By the time coronavirus COVID-19 is done wreaking havoc, some workers may find their personal finances in ruins. Visits to doctors or hospitals, missed work from staying home sick (and not even necessarily sick with COVID-19), workplace closures, all can add up. A recent study from Prudential finds that 54% of employees surveyed said they are not prepared financially should they have to be quarantined or if their workplace is shut down, preventing them from working.
And let’s not forget the many near-retirees watching in dismay as the retirement savings they were counting on take a massive dive.
But before COVID-19 was even a cell bubbling around in a host, many Americans were financially fragile. Many are one paycheck away from not being able to cover necessities without dipping into savings, according to a study from NORC at the University of Chicago. If they have savings: A study from Varo Money found that 56% of men had some kind of emergency fund of at least $500, while only 39% of women had such a fund. And 45% of people surveyed had no savings at all.
Financial experts are advising people to build up emergency funds. Unfortunately, this well-meaning and prudent advice is not helpful at the moment to people who don’t get paid if they don’t work, and/or use most of their paycheck for paying the bills and living expenses.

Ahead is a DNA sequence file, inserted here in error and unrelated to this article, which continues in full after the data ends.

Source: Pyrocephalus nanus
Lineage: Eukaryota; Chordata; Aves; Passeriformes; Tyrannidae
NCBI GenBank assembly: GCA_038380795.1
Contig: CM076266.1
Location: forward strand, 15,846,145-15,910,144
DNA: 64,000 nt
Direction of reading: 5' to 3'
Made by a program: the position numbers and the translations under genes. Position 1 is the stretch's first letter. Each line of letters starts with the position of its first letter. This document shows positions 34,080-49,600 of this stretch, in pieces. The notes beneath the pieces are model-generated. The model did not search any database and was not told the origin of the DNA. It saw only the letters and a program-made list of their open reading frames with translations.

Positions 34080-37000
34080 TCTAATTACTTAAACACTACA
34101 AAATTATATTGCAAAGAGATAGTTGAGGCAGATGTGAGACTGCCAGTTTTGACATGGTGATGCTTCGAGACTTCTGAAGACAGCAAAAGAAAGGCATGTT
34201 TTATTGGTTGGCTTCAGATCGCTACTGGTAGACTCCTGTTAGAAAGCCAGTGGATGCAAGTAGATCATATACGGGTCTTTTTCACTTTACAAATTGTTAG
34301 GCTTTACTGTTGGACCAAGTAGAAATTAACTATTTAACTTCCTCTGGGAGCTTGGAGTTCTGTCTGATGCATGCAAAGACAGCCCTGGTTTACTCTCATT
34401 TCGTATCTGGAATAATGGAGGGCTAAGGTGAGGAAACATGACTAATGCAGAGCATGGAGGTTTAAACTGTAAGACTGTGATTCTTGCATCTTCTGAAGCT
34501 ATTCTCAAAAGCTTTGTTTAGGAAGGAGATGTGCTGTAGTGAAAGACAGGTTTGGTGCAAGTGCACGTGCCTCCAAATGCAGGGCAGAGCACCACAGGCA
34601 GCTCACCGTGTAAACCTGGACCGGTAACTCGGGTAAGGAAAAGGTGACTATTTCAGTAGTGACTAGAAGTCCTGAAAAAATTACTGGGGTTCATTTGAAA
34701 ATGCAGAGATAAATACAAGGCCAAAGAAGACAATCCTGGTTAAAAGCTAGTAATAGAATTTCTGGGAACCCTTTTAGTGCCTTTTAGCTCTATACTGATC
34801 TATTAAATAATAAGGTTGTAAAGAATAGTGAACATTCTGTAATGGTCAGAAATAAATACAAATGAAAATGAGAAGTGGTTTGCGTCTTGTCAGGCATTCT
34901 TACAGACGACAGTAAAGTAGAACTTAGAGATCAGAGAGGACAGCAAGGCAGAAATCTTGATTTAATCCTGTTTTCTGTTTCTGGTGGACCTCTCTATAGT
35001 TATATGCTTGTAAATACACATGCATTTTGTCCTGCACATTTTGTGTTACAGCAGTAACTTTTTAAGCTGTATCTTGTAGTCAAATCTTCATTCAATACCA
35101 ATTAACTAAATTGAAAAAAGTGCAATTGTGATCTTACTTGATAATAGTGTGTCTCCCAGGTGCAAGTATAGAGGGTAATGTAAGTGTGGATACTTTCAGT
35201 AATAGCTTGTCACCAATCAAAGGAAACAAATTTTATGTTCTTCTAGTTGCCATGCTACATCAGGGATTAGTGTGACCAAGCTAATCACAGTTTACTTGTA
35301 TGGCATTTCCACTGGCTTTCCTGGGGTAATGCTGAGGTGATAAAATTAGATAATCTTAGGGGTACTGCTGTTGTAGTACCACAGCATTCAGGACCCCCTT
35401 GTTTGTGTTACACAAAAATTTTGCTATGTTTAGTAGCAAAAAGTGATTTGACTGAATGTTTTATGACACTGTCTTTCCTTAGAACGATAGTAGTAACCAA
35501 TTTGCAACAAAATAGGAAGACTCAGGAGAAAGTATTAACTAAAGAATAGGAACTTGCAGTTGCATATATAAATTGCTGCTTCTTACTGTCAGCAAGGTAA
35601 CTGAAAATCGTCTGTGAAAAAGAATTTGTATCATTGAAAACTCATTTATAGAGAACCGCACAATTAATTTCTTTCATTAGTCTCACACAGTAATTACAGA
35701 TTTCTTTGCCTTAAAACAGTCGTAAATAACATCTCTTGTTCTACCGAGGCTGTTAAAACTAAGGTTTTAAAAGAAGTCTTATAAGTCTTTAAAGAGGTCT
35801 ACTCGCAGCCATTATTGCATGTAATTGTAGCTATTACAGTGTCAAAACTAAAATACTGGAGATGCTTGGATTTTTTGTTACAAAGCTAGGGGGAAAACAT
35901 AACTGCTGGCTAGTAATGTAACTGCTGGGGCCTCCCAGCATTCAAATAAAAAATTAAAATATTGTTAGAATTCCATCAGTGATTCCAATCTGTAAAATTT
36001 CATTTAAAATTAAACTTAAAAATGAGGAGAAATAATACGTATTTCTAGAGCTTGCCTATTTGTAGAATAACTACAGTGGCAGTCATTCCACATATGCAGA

Perhaps this advice will be more meaningful — and able to be acted on — later this year, or even next year. But what will employee finances look like by then?
At best, maxed-out credit cards with higher fees and a greater degree of difficulty in paying them off? Defaulted student loans from having to allocate money to other more immediate demands? Lowered credit rating from being in collections for bills? Eviction from not being able to pay the rent?
Employers are increasingly considering employee financial health in addition to employee physical health. The MassMutual Financial Wellness Trend Study finds that 42% of employers currently offer financial wellness programs. Another 19% of employers are in the process of implementing programs and 19 percent say they plan to introduce wellness programs within the next three year.
The study also found that the chief motivation for offering a financial wellness program, which 90% of employers cited, was that they “really care about their employees,” according to MassMutual. Eight in 10 employers also said the opportunity to support employees at a minimal cost while being on the “cutting edge of benefit offerings” and gaining an advantage in hiring talent were also contributing factors, the study found.
After the germs settle and this event of 2020 is given a name, maybe “The Great Epidemic” or some more clever name, employers will find at least some of their employees are more financially strapped and stressed than ever. Employers will need to consider what they are doing as far as implementing financial wellness programs and ask: Is it enough?
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